Speaking of executives, how do the folks at Deep Eddy Vodka feel about this campaign? Deep Eddy’s Vice President of Marketing, Brandon Cason spoke to AdExchanger.com in a September 12th interview about the commercial. In the interview, Cason explains, “…we crashed parties, conducted challenges with people there, filmed it and put it together in a comedic, fun way. We try to have a lot of humor in our marketing, so the commercials don’t come across as sales-y.”
For me, the idea that Cason views the commercial as having “a lot of humor” raises a red flag. This is an executive at a company that fundamentally devalues and misunderstands women. Worse, his admission that “we crashed parties…” implies that the women in the advertisements weren’t actresses who accepted a role. These were real women at parties in Austin, getting spit on and hit on so that Deep Eddy can make more money. Or gain “awareness and trial,” as Cason put it in the interview.
If my criticism of the Deep Eddy Challenge commercials seems over the top, let me tell you a little more about where I’m coming from. The link between alcohol, sexist attitudes, and abuse of women has been well documented. According to the National Institutes of Health, more than 97,000 students between the ages of 18 and 24 are victims of alcohol-related sexual assault or date rape every year.
In another report published by the National Institutes of Health, researchers state, “conservative estimates of sexual assault prevalence suggest that 25 percent of American women have experienced sexual assault, including rape. Approximately one-half of those cases involve alcohol consumption by the perpetrator, victim, or both.”
My friends and I have been victims of harassment, cat calls, and even sexual assault as a result of scenarios similar to those in the Deep Eddy Challenge Commercial. It sucks getting unwanted attention and harassment from entitled drunk guys, and seeing that behavior portrayed so that Deep Eddy Vodka can make a buck is offensive. It is disappointing when a company degrades women as part of their marketing tactics, and it hurts twice as much to see a hometown favorite doing so.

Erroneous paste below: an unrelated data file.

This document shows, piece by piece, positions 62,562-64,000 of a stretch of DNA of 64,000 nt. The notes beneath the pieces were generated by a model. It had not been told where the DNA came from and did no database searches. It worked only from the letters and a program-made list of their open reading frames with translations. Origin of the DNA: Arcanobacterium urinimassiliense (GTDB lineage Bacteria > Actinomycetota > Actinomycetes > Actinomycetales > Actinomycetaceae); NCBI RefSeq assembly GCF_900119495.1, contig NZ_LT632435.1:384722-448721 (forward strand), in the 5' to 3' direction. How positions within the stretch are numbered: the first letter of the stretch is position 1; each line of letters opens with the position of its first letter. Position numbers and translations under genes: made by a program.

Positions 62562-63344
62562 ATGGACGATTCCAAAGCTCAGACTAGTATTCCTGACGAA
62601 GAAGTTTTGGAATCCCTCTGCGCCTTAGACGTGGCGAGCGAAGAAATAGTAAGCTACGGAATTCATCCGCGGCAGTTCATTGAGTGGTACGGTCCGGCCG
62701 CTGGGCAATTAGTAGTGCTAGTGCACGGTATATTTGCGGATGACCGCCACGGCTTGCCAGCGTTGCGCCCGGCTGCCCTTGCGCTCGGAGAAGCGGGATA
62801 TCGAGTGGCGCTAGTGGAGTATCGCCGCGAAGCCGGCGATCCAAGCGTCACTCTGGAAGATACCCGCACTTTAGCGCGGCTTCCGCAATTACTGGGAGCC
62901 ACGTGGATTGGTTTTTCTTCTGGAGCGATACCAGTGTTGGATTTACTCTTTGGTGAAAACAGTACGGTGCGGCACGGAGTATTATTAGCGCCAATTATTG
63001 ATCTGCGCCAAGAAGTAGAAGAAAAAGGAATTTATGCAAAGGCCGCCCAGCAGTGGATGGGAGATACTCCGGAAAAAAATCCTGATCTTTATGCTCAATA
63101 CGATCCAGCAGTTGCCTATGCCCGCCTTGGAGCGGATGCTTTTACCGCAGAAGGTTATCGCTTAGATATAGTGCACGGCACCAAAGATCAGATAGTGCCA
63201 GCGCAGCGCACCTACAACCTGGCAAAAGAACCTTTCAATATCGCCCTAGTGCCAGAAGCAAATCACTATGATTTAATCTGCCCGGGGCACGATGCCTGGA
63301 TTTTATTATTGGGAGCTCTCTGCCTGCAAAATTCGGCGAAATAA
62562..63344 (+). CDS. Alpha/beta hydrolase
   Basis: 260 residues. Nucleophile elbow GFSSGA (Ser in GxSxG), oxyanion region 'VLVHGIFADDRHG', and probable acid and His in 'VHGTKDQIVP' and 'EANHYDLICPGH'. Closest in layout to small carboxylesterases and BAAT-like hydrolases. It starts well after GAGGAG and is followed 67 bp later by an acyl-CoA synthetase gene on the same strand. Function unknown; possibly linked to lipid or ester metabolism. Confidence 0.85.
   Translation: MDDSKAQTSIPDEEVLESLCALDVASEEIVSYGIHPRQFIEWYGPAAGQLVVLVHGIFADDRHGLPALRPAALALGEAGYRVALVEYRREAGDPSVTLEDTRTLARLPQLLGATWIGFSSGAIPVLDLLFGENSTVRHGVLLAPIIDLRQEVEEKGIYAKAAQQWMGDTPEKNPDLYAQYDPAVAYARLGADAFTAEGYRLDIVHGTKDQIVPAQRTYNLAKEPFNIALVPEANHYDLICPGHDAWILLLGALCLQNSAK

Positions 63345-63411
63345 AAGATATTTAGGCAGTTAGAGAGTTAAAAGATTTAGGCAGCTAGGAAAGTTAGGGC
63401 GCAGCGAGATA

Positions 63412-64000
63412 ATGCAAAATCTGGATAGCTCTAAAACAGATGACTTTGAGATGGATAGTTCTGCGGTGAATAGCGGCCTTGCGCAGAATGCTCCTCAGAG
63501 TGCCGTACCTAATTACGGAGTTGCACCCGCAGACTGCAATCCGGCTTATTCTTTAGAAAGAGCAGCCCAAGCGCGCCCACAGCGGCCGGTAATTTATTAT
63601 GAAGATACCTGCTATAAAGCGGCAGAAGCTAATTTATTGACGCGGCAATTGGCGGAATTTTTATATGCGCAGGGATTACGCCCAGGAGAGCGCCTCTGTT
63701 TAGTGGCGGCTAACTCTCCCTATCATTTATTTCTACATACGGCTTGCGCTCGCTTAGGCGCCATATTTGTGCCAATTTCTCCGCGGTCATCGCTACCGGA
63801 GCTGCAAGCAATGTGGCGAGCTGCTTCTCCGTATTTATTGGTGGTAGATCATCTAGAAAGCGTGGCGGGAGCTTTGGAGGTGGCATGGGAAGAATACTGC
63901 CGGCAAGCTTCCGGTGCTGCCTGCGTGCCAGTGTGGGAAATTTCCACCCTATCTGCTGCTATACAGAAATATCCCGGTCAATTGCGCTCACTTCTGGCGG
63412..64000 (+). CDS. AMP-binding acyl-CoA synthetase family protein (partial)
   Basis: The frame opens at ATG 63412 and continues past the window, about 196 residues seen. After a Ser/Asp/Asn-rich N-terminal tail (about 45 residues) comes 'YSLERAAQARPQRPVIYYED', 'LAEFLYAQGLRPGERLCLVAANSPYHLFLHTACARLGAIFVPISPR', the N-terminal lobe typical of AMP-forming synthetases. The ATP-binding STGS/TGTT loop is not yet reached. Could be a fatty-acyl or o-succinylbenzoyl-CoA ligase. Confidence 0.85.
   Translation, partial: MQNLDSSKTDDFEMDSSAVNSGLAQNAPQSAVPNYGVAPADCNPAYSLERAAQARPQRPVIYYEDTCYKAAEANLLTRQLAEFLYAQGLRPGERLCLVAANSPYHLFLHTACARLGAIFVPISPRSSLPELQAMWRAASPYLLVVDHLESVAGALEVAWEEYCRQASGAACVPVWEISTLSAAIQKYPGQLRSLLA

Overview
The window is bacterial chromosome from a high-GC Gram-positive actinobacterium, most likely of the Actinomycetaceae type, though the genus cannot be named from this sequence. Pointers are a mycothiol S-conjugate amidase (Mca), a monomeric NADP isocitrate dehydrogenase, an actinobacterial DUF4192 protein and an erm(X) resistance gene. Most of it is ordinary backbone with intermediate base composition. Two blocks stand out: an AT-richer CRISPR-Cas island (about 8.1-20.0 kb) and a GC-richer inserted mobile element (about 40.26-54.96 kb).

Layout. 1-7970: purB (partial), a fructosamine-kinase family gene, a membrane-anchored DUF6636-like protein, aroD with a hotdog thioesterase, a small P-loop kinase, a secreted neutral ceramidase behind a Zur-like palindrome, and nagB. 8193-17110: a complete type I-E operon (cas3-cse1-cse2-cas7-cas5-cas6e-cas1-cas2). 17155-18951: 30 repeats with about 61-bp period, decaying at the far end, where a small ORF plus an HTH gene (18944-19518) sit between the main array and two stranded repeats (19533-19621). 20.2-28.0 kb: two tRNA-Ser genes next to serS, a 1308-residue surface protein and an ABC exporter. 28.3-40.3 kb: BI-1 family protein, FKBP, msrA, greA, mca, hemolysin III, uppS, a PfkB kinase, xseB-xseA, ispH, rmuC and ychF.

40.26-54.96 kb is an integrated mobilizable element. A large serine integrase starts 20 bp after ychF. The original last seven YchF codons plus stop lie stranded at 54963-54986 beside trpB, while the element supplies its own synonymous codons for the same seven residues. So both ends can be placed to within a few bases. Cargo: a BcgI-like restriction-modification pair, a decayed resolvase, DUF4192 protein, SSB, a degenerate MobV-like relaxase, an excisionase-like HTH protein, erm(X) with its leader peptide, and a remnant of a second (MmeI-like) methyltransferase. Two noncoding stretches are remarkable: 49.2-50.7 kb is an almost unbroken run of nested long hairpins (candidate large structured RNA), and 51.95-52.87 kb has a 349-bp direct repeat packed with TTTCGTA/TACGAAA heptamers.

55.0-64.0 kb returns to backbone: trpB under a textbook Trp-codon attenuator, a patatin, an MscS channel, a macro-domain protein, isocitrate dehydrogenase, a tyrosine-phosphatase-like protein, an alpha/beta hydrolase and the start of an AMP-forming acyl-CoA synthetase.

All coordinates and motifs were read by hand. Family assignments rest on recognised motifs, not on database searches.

It would be refreshing to see Deep Eddy own up to the sexism and poor judgement they displayed in the past few weeks, and take a different direction with their next advertisement. I’m not holding my breath. As I mentioned earlier, the company did remove the most offensive version of the Deep Eddy Challenge ad from their YouTube Channel. But the shorter, still awful versions remain. And Brandon Cason still has the full-length spot available on his public YouTube channel in all its sexist glory.
Austin based companies can do better than this, and they should. We have one of the strongest local economies in the nation, and I hope the businesses in our food community flourish. But when that growth comes at the expense of women, as Deep Eddy’s appears to, it’s up to me and others in our local food media to speak up.
Note: I contacted Deep Eddy for a comment on the Deep Eddy Challenge commercial prior to publication of this post. Here is what they sent:
“Deep Eddy Vodka is a company that prides itself on strong values in regards to gender equality, and as soon as the concern was brought to our attention we immediately took action. Over 40% of our employees are women, and all are shareholders and strong supporters of the Deep Eddy Vodka brand.
We are sorry that the video came across as anything but lighthearted and fun, and will be more aware when giving comedic license to a campaign.”